A growing number of Malaysians are happy to work as long as their health permits, despite having savings or investments, a recent survey conducted by the University of Malaya’s Social Security Research Centre (SSRC) has suggested.
Close to half of the respondents aged 60 and above continue to work, with most of them feeling their savings are insufficient, said the report.
Malaysia, which in 2013 increased the minimum retirement age from 55 to 60 for private sector employees, is expected to become an “ageing nation” in 2020, when the percentage of the population aged 65 and above reaches 7.2 per cent, according to a report from the government’s Department of Statistics.
To prepare for the increasing number of older employees, organisations have to develop new strategies to deal with the change, such as continually upgrading their workforce’s skills, the SSRC recommended in its survey conclusions.
Employment specialists serving the Malaysian market remain upbeat in the face of this trend. "We believe that having older people in the workforce is a great benefit, and not just in terms of diversity and inclusion, as they bring with them years of experience and wisdom that can benefit companies as well as younger workers,” said Kishan Golyan, market intelligence specialist at the Asia Pacific office of The Adecco Group.
“Malaysian HR departments need to rethink and redesign jobs to make them more suitable for older workers, which would mean looking at what tasks are performed as a part of the job, as well as when and where they are performed. They should also come up with refined benefit schemes that match the evolving needs of this workforce,” he added.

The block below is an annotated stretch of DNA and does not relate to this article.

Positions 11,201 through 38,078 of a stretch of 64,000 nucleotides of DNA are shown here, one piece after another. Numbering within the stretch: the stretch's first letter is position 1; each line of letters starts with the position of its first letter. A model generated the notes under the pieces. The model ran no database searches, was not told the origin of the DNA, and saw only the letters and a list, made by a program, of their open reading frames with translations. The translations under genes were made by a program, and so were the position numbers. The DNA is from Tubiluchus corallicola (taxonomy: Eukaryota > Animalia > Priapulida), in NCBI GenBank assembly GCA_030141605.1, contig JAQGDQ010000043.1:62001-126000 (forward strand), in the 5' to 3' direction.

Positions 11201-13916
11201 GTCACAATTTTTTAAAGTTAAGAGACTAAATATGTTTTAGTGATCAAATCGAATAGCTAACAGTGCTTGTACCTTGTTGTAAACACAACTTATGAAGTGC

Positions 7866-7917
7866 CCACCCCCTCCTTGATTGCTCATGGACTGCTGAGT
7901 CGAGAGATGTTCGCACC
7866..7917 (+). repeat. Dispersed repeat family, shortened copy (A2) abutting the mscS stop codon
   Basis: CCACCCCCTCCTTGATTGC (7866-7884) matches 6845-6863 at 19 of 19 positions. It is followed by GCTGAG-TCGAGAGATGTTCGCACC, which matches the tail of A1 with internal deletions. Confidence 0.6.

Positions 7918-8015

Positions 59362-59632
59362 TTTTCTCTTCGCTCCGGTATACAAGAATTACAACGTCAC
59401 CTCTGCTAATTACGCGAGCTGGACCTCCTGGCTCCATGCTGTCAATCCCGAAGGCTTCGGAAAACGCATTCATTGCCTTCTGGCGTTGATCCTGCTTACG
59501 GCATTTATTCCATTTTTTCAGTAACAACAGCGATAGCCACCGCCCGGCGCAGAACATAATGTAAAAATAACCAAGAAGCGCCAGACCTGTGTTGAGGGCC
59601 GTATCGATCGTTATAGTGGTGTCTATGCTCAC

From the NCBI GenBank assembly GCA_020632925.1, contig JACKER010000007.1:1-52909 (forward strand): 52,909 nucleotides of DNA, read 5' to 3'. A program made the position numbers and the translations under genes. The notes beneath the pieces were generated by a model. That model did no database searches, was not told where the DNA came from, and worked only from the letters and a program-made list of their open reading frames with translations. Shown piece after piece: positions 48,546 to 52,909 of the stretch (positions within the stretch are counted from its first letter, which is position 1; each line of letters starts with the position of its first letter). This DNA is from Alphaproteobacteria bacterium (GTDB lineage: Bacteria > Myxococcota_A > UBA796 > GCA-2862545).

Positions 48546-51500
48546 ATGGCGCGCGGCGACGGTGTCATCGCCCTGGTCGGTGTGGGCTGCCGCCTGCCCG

Golyan pointed out that, in March, neighbouring Singapore passed a higher re-employment age into law, making it mandatory for employers to offer re-employment to eligible Singaporean workers up to the age of 67, two years higher than the previous limit.
Lavanya Ullas, associate director at ChapmanCG, stressed that employees nearing retirement age are ripe with experience of how to get new projects, processes and technologies across the finish line.
Ullas says this makes them great mentors in change-based projects, as they can coach younger employees on managing their expectations and how to navigate organisations going through transformations.
“While employers will need to create a flexible working environment, older employees should stay relevant by keeping their skills updated, and it’ll also be important for them to accept part-time or project-based work,” Ullas said.
“Although it can be daunting to learn new skills, especially when you’re already quite experienced, technology has changed the playing field for everyone,” she added.
The University of Malaya Centre for Continuing Education has estimated that the number of potential lifelong learners will reach almost 23 million by the year 2020, accounting for 74 per cent of the entire population.
Malaysia’s Ministry of Higher Education (MOHE) has a policy stating it intends to make lifelong learning among Malaysians the norm by 2025.
Presenting the national budget for 2018 in a speech last week, Malaysian Prime Minister Najib Razak announced the implementation of Master’s and PhD courses in-house for public service officers to encourage lifelong learning.
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At the CIPD, we champion better work and working lives. We help organisations to thrive by focusing on their people, supporting economies and society for the future. We lead debate as the voice for everyone wanting a better world of work.